5. 5. Why ecosan? Ecosan toilets are appropriate for: Environment Water Sustainability 4 Ecosan is a paradigm shift from the ‘flush and forget’ approach to sanitation. It concerns itself with the fate of waste after it is generated and mere disposal is not its ultimate goal. This approach to human waste impacts the environment significantly. Geography Water Quality Poor access to sanitation and low levels of sewage treatment implies that human waste is a significant contributor to both ground and surface water pollution. Water Consumption Compared to conventional toilets (5/8 liters of water/use) this system involves minimal use of water. Ecosan is an effective approach to augment ecological nutrient recycling. The chain from soil nutrient to food production, its consumption and waste generation and placing nutrition back to the soil is completed by ecosan. Water scarce area: Since this toilet requires water only for washing (after defecation) it is suitable for these areas. High water table and flood prone area: In these regions toilets contaminate groundwater with fecal matter, as the waste easily leaches into ground water. Rocky area: Conventional toilets are difficult to construct in rocky areas because waste collection and drainage lies below ground level. Whereas ecosan toilets can be constructed entirely above ground level. Relevance of ecosan toilets during natural disasters and emergencies: The simple design, low cost and short time required for construction makes ecosan toilets very suitable during natural disasters and emergency situations. Productive potential of human urine We have a an unconsidered source of free fertiliser in human waste. Experimental results reveal crop productivity comparable to chemical fertilisers Design and use of ecosan toilets Economics Ecosan toilet designs are versatile and can be built from a variety of building materials which are locally available. Due to this, cost of construction can also be tailored to the users’ budget. WHY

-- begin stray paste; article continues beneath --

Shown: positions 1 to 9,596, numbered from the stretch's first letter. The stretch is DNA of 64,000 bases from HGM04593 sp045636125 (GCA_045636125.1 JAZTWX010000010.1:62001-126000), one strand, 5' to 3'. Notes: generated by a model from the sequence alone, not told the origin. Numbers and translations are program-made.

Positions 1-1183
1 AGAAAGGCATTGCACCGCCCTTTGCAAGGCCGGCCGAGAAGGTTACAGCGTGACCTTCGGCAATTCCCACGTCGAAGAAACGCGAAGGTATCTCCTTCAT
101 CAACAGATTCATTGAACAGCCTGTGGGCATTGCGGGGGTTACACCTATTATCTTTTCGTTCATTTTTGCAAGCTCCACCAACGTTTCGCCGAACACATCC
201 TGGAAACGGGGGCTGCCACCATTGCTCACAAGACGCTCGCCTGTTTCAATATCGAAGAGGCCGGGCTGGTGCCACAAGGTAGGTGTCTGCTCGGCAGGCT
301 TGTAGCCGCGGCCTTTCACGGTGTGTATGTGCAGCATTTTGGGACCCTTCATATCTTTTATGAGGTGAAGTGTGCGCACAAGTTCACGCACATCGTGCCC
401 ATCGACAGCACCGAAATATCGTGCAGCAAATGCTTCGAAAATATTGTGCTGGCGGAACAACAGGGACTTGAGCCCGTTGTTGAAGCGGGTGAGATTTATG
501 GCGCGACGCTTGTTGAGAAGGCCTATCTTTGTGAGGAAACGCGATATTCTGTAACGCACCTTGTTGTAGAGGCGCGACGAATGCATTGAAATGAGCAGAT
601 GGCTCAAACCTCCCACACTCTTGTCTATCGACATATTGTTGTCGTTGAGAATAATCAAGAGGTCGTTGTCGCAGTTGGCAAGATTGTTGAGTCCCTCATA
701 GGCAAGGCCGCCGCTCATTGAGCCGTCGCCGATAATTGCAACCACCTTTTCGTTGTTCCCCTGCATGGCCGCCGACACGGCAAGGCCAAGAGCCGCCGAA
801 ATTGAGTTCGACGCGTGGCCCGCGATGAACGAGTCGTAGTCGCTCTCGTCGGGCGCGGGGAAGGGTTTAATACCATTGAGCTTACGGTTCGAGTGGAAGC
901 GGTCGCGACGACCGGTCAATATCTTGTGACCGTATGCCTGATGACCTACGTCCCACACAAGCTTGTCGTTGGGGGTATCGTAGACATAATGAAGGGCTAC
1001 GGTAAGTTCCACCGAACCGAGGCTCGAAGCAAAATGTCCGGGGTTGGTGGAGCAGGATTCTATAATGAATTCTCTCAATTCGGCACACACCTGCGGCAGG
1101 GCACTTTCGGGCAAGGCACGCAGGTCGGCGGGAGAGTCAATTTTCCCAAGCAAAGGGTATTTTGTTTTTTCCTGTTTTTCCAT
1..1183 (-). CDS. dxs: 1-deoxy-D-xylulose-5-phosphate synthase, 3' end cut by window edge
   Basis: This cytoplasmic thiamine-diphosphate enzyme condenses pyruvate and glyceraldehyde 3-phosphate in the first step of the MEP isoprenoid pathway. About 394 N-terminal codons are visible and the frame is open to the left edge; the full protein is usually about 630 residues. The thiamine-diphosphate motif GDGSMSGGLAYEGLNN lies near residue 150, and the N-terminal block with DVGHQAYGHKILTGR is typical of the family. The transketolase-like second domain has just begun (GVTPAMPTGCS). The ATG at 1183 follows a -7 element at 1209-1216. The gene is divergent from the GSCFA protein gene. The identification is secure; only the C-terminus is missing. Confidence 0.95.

6. 6. Why Urine? Every person produces around 500 liters o urine in a year which contains 1.5 Kg of Nitrogen, 0.85 kg of Phosphorus and 0.8 Kg of Potassium. Ideally if we collect all the urine produced from a billion people we can produce 1.5 million tons of Nitrogen,0.85 tons of Phosphorus and 0.8 tons of Potassium. This means we could offset national agricultural demand for Nitrogen, Phosphorus and Potassium by 9, 12 and 22 percent respectively. NPK requirement for agriculture in India ALW 500 liters /year 1.37 liters/day generated in a year 1 Billion kg N kg P kg K million tons million tons million tons WASTED N - Nitrogen | P - Phosphorus | K - Potassium 5 N P K million tons million tons million tons REQUIRED WHY